Whether it's a friend, family member, colleague or stranger in need of support, it's best to begin by understanding the type of trauma they're experiencing. "There are levels of crisis and trauma," explains Mitru Ciarlante from the National Center for Victims of Crime.So it's important to assess whether the person is presently in a state of emergency, if the situation is immediately threatening, or whether the crisis is chronic and ongoing, Ciarlante says. Then you'll know whether you need the help of the police, a medical professional or simple words of encouragement.
Should the person be in current and direct danger, your first step will always be guiding them to safety (we'll discuss more about safety next). Still, not all crises involve dangerous situations and so determining a person's level of danger won't always be necessary. However, understanding the victim's type of trauma is crucial no matter what. Put yourself in the victim's shoes, so to speak, and understand the crisis from his or her point of view and allow them to express their full emotions without the fear of being judged.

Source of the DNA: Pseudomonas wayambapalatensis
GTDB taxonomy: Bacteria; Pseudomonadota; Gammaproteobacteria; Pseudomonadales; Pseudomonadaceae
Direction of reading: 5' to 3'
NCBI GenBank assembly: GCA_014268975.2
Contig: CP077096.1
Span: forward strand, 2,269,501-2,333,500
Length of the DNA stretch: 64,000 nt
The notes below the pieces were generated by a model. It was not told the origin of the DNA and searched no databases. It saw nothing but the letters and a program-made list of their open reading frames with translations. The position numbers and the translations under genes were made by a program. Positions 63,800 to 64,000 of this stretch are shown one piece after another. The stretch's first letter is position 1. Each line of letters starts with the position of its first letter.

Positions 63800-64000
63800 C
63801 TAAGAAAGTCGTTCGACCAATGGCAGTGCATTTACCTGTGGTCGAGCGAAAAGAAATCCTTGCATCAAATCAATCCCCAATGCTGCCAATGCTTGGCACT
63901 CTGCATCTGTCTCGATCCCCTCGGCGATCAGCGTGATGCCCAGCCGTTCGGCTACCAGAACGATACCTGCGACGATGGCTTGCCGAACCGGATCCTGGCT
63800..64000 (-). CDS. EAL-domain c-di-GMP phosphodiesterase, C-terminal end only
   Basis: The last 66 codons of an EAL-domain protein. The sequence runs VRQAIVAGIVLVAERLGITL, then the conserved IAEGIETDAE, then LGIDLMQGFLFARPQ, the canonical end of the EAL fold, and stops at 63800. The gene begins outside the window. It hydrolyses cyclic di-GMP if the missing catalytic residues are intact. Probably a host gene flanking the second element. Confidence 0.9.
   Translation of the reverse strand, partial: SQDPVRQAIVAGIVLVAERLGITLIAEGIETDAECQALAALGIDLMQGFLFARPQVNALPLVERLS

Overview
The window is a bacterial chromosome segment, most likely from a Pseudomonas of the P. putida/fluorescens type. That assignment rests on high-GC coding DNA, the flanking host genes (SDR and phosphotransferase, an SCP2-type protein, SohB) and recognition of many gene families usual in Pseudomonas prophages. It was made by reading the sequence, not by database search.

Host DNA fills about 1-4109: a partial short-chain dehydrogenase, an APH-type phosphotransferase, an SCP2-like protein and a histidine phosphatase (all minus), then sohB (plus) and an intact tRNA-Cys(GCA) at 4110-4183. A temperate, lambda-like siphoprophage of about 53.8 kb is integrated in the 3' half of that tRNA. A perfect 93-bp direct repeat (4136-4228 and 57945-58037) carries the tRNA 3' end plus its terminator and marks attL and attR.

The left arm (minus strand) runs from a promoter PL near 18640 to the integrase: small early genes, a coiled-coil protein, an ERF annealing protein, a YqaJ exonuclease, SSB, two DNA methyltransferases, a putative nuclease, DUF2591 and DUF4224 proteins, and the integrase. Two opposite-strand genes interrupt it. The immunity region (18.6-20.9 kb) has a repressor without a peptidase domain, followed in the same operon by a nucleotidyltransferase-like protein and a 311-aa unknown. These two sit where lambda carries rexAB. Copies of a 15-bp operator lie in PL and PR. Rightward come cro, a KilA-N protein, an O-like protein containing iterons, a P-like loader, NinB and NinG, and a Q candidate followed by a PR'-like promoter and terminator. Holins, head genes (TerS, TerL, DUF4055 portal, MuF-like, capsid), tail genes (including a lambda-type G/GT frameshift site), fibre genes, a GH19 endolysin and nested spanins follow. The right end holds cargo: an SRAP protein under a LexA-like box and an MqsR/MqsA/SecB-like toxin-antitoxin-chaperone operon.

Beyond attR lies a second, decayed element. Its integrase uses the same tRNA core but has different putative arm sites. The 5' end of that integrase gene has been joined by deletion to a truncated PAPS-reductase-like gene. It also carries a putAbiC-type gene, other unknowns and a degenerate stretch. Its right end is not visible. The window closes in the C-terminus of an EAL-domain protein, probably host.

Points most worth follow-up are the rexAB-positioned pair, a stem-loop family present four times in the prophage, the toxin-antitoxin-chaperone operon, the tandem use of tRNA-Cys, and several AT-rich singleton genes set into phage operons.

Listening is also a vital first step in assessing someone's state of need, Ciarlante adds. When a person in crisis tells their story, they can begin to draw on their cognitive skills, instead of emotional skills, which can help return them to a calmer, less reactive mental space.